Looking to take better photographs of local wildlife, even in your back yard? Canon professional Oliver Wright recently shared 12 of his best tips for capturing great animal shots at The Photography Show: Spring Shoots.
Wright's main talk focused on using the technology in the Canon EOS R5 (opens in new tab) to capture stunning wildlife shots in his garden. When the floor opened to a Q&A from the show's delegates, he imparted some top tips that will help you get better pictures of wildlife. Oliver's website can be found here (opens in new tab).
If you weren't able to catch all of the brilliant content at The Photography Show: Spring Shoots event, fear not – almost all of the talks, presentations, demonstrations and interviews from the weekend-long event are now available to view and rewatch, so be sure to check it out here (opens in new tab).
• Read more: The Photography Show on demand (opens in new tab)
What are your top tips on locating kingfishers nesting sites and dive perches?
Walking by rivers and streams just looking for that blue flash. Remember, though, you can’t go anywhere near a kingfisher nest as they are Schedule 1 birds, and highly protected by the law, just so you know!
What shutter speed do you use for 4K or 8K video (if your intention is to extract a still image)?
It would be the same as if you were setting up to take still photo, if that makes sense. So the faster the event you are filming, the faster the shutter speed you would require.
A diving kingfisher you would need 1/6000 sec shutter speed to have any chance of getting a sharp enough shot, however such fast shutter speeds render the video useless for actual video playback, as video requires a slow shutter speed (usually around 1/25 sec, so it has a bit of motion blur in it that looks pleasing to the eye when watched back). So think of it more like a super-high burst rate; at 4K you're shooting 25fps and can extract an 8MP still from each of those frames.
[On the Canon EOS R5, you can extract 35MP stills when shooting 8K video.]
Do you recommend extension tubes for macro work?(opens in new tab)
They are an essential piece of kit, never out of my camera bag, and I couldn't recommend them enough. By increasing the distance between the camera sensor and the lens they can turn a regular kit lens into a macro lens (opens in new tab), and a macro lens into a super macro with incredible close-up capabilities.
Some extension tubes have connections that enable the lens to communicate with the camera body, while cheaper ones lack this and you'll need to do everything manually. Both are great depending on your budget and what you're looking to get out of them.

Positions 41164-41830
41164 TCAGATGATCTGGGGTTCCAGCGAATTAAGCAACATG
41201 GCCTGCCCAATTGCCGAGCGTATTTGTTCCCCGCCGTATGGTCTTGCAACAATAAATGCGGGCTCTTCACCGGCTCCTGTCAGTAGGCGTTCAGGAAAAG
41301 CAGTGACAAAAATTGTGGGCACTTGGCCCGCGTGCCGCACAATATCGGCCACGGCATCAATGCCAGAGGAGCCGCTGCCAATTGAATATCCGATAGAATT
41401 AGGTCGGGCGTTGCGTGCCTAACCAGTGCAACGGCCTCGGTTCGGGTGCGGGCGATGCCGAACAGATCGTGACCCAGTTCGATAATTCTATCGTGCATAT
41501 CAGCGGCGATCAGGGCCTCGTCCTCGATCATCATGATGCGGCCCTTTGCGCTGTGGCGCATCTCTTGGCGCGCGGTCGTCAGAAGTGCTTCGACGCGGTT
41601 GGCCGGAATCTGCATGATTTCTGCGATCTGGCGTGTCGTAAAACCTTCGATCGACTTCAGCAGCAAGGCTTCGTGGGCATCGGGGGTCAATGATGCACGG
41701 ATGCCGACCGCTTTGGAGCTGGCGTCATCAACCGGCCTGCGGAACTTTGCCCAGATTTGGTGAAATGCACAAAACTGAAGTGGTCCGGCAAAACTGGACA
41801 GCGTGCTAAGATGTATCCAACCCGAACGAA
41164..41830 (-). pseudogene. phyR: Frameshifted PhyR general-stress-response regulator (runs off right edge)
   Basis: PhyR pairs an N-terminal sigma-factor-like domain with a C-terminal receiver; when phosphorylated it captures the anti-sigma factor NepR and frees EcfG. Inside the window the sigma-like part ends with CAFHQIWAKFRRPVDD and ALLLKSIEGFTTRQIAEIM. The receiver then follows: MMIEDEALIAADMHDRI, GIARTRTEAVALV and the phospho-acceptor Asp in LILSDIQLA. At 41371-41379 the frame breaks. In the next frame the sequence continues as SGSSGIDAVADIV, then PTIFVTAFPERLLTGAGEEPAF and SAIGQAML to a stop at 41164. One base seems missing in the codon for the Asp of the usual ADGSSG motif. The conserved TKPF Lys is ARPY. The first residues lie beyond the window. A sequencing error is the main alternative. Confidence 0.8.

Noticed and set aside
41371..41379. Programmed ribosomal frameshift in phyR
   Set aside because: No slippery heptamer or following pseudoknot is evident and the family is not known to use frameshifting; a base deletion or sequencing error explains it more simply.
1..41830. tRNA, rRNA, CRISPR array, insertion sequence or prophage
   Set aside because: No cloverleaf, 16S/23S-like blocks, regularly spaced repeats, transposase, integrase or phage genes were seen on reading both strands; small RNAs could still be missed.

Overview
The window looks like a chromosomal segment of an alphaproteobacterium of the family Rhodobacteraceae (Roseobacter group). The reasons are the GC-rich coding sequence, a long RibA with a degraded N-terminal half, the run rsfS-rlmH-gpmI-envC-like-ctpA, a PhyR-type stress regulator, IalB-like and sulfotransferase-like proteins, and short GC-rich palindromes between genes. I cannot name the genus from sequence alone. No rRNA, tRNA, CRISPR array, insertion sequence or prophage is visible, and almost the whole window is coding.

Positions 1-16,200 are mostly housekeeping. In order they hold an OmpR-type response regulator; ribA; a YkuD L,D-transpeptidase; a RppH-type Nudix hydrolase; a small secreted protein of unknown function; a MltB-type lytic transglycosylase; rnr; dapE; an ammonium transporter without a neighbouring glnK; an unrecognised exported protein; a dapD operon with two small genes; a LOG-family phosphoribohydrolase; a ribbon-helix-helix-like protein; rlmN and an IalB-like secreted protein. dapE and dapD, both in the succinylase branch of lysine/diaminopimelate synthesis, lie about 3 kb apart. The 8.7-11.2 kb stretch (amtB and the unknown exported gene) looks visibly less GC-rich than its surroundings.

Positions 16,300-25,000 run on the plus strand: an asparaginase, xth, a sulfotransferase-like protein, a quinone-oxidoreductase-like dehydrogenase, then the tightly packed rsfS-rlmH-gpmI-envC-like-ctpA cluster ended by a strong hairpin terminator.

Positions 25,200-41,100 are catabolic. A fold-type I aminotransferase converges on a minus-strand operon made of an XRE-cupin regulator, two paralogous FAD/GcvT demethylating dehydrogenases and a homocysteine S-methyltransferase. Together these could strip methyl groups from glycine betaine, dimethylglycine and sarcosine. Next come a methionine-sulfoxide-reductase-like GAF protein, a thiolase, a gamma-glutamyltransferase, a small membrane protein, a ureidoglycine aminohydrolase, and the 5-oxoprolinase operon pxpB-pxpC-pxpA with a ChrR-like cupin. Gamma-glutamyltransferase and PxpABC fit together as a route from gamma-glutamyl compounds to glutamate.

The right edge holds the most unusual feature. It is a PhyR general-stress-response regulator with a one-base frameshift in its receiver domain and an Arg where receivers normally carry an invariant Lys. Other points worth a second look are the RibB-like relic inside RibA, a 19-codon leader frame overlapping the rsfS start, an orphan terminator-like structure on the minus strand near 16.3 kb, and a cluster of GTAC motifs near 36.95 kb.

• How to use extension tubes (opens in new tab)
When shooting the skittish wolf spiders on your tripod, would using a scrim thrown over you help?
It could do but as the lens is so close to the spider it can’t see round it so as long as you only move the camera slowly should be okay.
What type of memory cards do you use to shoot your 4K video footage on the EOS R5? Is UHS-II necessary?(opens in new tab)
For the 4K slow-motion video you need to use the CFexpress cards, as it’s so much data to handle.
• Best CFexpress cards (opens in new tab)
Does the Canon EOS R6 do the focus bracketing the same as the Canon R5?
Do you use your Canon EF lenses with an adaptor on your EOS R5 or would you buy a new set of RF lenses?
Currently I only have one RF lens, so have predominately been using the adapter [Canon Mount Adapter EF-EOS R] with my EF lenses as they're all still sharp and fast enough for me!
When do the starling murmuations stop?
Generally they run from October to the end of February or early March, so there's plenty of time to see them. Check on birdwatching websites regularly to find sightings local to you where you may be able to see them and take pictures.
Have you ever had problems with members of the public who turn out in big numbers for these events?
Quite a few people attended the Fairburn murmuration, but it’s a huge site and very spread out so wasn't an issue.
What camera would you recommend for a student photographer on a budget?
The Canon EOS RP is much cheaper and still a brilliant camera and is also mirrorless like my EOS R5, but is a more budget-friendly version so would be an excellent choice. Try to find out what lenses are available at the University so you know they'll be compatible with your camera body, though.
How long does the R5 take to do a focus bracketing procedure
In terms of focusing bracketing it's very quick. It will take 20 shots in a second, so if you set the bracket to 10 shots it’s done in half a second. It's so quick that I'm able to get a whole bunch of shots for focus stacking on wild animals like kingfishers, which aren't known for staying still for long and posing for pictures.
Do you use autofocus with the videos?
It depends. On a lot of them I do, but if I’m using the Canon MP-E 65mm f2.8 1-5x Macro lens there’s no focus system so it's all manual. I’m often using the eye detect on the videos when I'm using other lenses.